What You Need to Know About Texas Child Custody Laws

What You Need to Know About Texas Child Custody LawsWe understand one of the major concerns for parents with children during a divorce is scheduling time with both parents. It is often a confusing and emotional subject and therefore it is helpful to have a family law attorney to help you navigate the legally binding agreement. They want to ensure the parents can provide for and caring for the children. The courts will determine custody based on what is best for the child.

  • Infidelity
  • Marital status
  • Gender
  • Race
  • Religion

How is custody different in Texas than in other states?

The Texas Family Code outlines child custody laws in Texas. Child custody laws in Texas are like other states but have some differences. Let’s look at three terms that differ from other states. Managing conservatorship means mostly what other states call custody; it can be held jointly by both parents or solely by one; the court will divide duties and rights between joint conservators. Possessory conservatorship means visitation; also referred to as “access” or “possession”. Texas law frameworks appointing individuals as conservators and grant rights of possession and access. Possession and access define visitation and how and how many times the child can be contacted by the noncustodial parent. Some common ways of contact phone, text or Skype. Primary physical residence is where the child lives most of the time; decided by the sole managing conservator or by the joint managing conservator given the power to decide by the judge.

The Standard Possession and Access Order

This is the court’s default order. However, courts allow parents to come up with non-standard schedules and the court decides if the schedule is in the best interest of the child. In some cases, parents may disagree regarding a parenting plan, decision making, or care of the children. When this happens, the case may have to go to court and a judge will make the decision. Another consideration is the distance between the non-custodial parent and child. If the non-custodial parent is more than 100 miles away, there is an alternate visitation schedule.

Can my child decide who he/she lives with?

No, a child under age 18 cannot decide who to live with. This is one of the biggest misconceptions when it comes to child custody law in Texas. There is a magic age when a child can decide between parents and that age is 18.

The big reason that a being 12 or older matters in a custody case is that if a parent requests, the child must be interviewed by the judge.

Can I get sole custody of my child?

Some people want to know if they can be the sole conservator of the children. Many parents who ask me this question are really referring to being the primary conservator. Let’s read further to break down the categories of conservatorship in Texas; which are Managing Conservators and Possessory Conservators.

Managing Conservators

Under the Texas Family Code it is presumed that the parents should be named joint managing conservators.
Managing conservators are then further divided into sub-categories:

  1. sole managing conservator and
  2. joint managing conservator

Sole Managing Conservator

The parent has the exclusive right to make decisions for the child. In order to be the sole conservator, there has to be proof that it is in the best interests of the children. This may be granted in instances of domestic violence, substance abuse or exhibiting behaviors that can endanger the child.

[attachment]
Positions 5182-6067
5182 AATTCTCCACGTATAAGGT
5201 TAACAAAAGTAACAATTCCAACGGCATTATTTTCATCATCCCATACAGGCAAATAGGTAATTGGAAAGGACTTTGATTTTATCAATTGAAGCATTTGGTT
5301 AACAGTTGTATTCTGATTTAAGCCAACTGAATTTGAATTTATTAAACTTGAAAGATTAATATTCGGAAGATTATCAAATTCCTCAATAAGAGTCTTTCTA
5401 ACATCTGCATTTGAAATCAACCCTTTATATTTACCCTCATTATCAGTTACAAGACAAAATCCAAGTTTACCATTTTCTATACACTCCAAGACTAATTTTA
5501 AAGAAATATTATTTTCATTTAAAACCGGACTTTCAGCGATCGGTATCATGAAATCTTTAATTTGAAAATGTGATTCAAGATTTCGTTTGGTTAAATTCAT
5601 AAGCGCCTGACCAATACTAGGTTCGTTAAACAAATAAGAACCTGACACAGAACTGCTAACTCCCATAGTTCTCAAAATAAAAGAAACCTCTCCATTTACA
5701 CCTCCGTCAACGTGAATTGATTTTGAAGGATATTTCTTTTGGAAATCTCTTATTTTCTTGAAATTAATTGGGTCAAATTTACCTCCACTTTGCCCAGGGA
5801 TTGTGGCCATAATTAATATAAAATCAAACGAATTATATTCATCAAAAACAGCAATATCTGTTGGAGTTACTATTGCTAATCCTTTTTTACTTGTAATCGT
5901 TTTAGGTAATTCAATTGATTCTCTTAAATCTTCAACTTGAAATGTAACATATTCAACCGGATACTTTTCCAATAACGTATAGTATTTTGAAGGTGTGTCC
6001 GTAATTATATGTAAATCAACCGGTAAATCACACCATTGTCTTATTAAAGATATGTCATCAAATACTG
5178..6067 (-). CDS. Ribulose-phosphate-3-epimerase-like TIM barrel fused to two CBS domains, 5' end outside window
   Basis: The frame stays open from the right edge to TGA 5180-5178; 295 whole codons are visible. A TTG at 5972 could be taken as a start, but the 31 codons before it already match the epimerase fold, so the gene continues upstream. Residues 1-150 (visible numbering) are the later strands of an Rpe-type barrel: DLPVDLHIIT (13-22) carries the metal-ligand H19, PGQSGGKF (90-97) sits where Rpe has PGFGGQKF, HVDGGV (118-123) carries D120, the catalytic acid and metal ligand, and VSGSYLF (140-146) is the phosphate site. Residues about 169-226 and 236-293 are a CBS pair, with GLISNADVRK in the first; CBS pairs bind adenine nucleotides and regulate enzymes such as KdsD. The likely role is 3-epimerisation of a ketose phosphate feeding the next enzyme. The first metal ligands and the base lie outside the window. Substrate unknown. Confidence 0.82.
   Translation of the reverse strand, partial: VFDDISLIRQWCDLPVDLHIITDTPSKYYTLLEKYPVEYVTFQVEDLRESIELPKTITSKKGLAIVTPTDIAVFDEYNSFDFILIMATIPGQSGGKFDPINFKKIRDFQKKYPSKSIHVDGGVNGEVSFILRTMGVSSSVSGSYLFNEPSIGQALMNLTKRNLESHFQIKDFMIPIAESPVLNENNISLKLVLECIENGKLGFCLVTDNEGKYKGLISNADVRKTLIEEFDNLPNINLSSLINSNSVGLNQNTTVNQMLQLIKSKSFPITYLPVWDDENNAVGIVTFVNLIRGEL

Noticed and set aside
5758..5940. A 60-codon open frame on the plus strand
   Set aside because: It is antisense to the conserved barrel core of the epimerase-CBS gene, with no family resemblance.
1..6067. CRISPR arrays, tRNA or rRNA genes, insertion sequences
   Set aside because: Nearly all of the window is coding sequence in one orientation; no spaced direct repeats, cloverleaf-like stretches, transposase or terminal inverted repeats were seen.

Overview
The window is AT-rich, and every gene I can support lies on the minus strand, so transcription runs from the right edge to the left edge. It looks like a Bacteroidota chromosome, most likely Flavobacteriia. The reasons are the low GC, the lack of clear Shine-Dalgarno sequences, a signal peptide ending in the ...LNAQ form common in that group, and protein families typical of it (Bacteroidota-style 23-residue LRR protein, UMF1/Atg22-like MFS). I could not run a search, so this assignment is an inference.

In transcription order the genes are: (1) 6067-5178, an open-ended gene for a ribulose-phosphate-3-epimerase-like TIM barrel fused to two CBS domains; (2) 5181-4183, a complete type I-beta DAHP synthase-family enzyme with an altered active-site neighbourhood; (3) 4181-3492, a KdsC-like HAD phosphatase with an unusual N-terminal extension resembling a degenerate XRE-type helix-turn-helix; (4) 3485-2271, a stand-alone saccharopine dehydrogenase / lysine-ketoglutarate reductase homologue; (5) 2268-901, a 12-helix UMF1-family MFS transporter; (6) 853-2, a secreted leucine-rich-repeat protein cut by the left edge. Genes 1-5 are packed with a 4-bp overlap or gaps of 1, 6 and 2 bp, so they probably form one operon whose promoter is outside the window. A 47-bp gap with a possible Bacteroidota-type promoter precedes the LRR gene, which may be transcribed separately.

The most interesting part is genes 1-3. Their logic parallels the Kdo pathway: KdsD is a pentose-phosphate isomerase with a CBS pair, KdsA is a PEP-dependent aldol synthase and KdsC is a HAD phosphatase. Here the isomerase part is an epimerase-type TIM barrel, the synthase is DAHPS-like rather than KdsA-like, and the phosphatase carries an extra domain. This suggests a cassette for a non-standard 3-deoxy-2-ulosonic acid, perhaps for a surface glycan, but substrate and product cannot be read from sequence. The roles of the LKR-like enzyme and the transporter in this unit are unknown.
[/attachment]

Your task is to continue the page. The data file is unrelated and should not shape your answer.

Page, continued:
Joint Managing Conservator

In this common scenario, both parents share the rights and duties of a parent, even if the exclusive right to make certain decisions is awarded to only one person.  It is a common misconception that each parent must have equal periods of possession.
Possessory conservator is the person is granted the right to possession of the child in certain conditions and can exercise certain parental rights.

Parent Rights and Duties

In most cases, despite the type of visitation parents agree on, each parent has the right and responsibility to get information, make choices and decisions in regard to the children. This may include but is not limited to:

  • Access medical, dental and educational records
  • The right to confer with the other parent on medical, dental and education decisions
  • The right to attend school activities
  • The duty to inform the other parent information about the child’s medical conditions and education
  • The right to direct the consent to the child’s marriage or enlistment in the armed services.

Parenting time/ Vacation Schedules

Under the Texas family code, there is a standard schedule for possession of the child. In the standard schedule, when the non-custodial parent is living within 100 miles, and school is in session, they have the children on the 1st, 3rd and 5th weekends from 6:00 p.m. Friday until Sunday at 6:00 p.m. and Thursdays from 6:00 p.m. until 8:00 p.m.  The non-custodial parent also has possession:

  • 30 days in the summer
  • Every other Spring Break
  • Every other holiday

When a noncustodial parent lives more than 100 miles away, there are variations in the amount of time with the children that includes a longer amount of time during the summer.

If you have any questions about child custody, child support, or if you just need guidance through a rough divorce then reach out to our experienced attorneys for assistance.

If you are considering divorce and need assistance with a possession and access order in Texas, contact us at Cross Family Law at 972-675-7792.

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